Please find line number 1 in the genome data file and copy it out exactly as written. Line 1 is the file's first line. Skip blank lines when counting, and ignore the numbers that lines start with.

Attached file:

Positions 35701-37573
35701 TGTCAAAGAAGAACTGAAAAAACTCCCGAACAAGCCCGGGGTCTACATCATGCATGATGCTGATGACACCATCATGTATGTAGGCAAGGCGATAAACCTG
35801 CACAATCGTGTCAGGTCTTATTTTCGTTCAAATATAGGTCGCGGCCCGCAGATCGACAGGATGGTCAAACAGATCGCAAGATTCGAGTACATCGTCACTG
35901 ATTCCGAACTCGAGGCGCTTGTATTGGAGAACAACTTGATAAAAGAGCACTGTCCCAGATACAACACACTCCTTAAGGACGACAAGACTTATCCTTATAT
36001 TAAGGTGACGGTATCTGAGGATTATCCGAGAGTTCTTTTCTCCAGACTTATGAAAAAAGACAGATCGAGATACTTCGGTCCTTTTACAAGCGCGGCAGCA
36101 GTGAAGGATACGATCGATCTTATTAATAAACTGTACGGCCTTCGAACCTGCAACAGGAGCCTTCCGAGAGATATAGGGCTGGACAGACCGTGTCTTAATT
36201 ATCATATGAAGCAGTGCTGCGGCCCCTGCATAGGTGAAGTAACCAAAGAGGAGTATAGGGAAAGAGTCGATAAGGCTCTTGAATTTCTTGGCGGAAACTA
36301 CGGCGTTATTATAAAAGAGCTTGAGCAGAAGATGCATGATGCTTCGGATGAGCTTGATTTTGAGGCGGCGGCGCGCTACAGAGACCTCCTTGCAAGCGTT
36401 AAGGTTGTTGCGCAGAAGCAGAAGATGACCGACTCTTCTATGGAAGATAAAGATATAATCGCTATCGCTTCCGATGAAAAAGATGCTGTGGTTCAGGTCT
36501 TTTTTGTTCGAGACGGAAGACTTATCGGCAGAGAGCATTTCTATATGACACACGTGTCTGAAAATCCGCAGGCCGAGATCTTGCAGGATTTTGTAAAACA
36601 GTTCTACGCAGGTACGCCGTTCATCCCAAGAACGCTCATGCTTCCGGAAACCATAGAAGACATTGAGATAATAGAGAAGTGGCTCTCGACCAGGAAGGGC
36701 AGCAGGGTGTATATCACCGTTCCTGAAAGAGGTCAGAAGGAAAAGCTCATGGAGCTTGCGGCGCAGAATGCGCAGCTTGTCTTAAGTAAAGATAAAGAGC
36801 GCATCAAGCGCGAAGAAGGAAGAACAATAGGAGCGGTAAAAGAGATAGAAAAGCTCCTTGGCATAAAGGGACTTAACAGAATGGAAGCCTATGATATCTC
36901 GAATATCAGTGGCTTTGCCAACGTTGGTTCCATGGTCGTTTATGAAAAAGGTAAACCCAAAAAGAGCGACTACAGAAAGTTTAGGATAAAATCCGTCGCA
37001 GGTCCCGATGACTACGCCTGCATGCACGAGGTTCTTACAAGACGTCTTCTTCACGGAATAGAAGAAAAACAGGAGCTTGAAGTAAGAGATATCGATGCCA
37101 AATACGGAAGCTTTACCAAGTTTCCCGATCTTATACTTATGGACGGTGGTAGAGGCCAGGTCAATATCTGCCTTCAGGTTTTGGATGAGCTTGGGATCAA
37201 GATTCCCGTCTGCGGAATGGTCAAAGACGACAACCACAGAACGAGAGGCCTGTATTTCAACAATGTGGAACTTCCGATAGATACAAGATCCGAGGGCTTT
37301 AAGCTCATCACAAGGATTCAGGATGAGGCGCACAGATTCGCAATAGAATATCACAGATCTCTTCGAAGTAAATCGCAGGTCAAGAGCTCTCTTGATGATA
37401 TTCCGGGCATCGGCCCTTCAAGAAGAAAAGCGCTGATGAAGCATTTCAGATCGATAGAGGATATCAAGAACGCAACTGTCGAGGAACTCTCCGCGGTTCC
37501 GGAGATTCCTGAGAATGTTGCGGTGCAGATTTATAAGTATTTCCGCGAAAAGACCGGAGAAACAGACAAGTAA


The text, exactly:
Positions 35701-37573